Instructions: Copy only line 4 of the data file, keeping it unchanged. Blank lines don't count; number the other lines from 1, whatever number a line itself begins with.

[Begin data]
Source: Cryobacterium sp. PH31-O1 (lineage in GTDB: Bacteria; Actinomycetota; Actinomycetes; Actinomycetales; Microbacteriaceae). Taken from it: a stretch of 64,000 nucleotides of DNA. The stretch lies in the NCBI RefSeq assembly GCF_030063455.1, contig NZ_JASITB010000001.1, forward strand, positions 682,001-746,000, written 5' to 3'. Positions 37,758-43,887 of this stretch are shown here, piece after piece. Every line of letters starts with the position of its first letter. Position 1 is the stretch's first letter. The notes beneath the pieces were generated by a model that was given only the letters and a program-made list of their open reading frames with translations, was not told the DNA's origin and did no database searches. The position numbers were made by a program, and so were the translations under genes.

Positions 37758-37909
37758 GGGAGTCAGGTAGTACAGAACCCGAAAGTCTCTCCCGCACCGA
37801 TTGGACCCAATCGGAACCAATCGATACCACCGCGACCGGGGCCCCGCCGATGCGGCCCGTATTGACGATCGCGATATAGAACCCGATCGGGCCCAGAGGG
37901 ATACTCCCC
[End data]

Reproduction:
37801 TTGGACCCAATCGGAACCAATCGATACCACCGCGACCGGGGCCCCGCCGATGCGGCCCGTATTGACGATCGCGATATAGAACCCGATCGGGCCCAGAGGG